The Democratic Party's War on Black People and How to Counter It
As one of the relatively few people (percentage wise) to have spent more than a decade on both sides of our political divide, and also to have participated personally in the civil rights movement in the South in the sixties, I am going to say something that will be extremely controversial to liberals, indeed make them hate me. Given all those years I spent on the two sides, I have observed liberals to be vastly more racist than conservatives and libertarians.
It isn't even close. During the time I was on the left, I heard many racially disparaging comments by my associates either offered in confidence or as off-hand remarks. During my time on the right, I heard such a comment only one time -- and that was by a Frenchman. (Frankly, it didn't surprise me. I have spent a certain amount of time in France and heard more racism around the dinner table than I ever have in this country.) I will add that, though I don't classify myself as a Tea Party member, in the seven years I was CEO of PJ Media, I met or spoke on the phone with dozens of Tea Partiers. Not a single one of them ever said or did anything that approached racism to me. And I was certainly paying attention. That was my job.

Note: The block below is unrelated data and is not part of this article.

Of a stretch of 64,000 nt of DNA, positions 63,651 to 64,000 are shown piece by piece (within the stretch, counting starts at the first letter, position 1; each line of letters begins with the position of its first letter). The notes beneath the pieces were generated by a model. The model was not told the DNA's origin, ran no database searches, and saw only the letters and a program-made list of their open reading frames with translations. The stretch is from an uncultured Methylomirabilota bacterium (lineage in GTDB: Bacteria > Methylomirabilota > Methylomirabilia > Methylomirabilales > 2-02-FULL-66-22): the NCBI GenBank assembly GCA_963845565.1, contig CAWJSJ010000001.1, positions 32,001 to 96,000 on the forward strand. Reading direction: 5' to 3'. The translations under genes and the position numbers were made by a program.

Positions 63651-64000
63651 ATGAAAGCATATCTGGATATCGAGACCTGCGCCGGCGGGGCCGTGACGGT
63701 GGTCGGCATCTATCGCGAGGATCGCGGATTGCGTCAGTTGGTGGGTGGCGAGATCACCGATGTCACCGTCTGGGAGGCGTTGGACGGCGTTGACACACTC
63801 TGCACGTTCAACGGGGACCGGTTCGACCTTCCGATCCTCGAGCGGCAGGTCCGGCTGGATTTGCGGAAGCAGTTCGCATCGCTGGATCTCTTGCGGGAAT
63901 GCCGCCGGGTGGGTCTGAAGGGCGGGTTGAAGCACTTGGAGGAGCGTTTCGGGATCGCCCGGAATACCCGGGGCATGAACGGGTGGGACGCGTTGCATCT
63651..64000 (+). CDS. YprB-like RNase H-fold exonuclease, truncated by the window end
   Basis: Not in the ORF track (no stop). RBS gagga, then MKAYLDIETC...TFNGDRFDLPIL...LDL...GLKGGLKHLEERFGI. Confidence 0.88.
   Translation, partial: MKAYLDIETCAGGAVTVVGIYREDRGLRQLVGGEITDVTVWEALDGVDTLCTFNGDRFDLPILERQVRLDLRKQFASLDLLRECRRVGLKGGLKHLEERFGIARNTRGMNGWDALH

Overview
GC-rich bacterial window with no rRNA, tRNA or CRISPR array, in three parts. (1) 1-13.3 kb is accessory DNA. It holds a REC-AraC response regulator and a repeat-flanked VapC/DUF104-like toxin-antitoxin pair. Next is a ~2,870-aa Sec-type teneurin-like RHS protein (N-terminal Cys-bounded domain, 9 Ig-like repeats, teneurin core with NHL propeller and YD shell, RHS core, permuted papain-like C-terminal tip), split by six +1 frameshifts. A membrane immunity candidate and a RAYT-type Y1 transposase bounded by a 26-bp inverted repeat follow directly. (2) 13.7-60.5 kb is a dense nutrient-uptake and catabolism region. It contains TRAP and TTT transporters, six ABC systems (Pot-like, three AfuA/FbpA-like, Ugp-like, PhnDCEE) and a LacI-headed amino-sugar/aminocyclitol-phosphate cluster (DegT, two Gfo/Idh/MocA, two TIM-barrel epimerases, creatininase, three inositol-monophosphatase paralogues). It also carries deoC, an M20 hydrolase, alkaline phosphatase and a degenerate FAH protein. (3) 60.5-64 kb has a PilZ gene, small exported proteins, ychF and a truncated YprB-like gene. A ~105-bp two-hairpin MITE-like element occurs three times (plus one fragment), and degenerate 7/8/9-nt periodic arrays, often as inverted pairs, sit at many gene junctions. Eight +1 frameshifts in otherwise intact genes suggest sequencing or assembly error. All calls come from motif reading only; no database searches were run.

The roots of this divide are not just the obvious Freudian projection -- those who accuse you of something evil are usually the ones perpetrating it. That's true enough. But it's far more than that. The Democratic Party has been waging a War on Black People since the Great Society of 1964-65 (actually for far longer than that) that has reached horrifying proportions in our time. That nearly 73 percent of African Americans are currently born out of wedlock, 67 percent living in single parent homes, is nothing short of disastrous with yet more disastrous auguries for the future.
And all this during the administration of our first black president. The level of hypocrisy is astronomical.
To be fair, at first this war was unconscious. I know. I was very much a supporter then. In fact, I remained so for much longer than I should have. But after a while, as the Great Society programs, ratified under both political parties, failed to accomplish what was intended with the social conditions of African Americans actually growing worse, I finally arose from my lethargy to wonder why this was happening.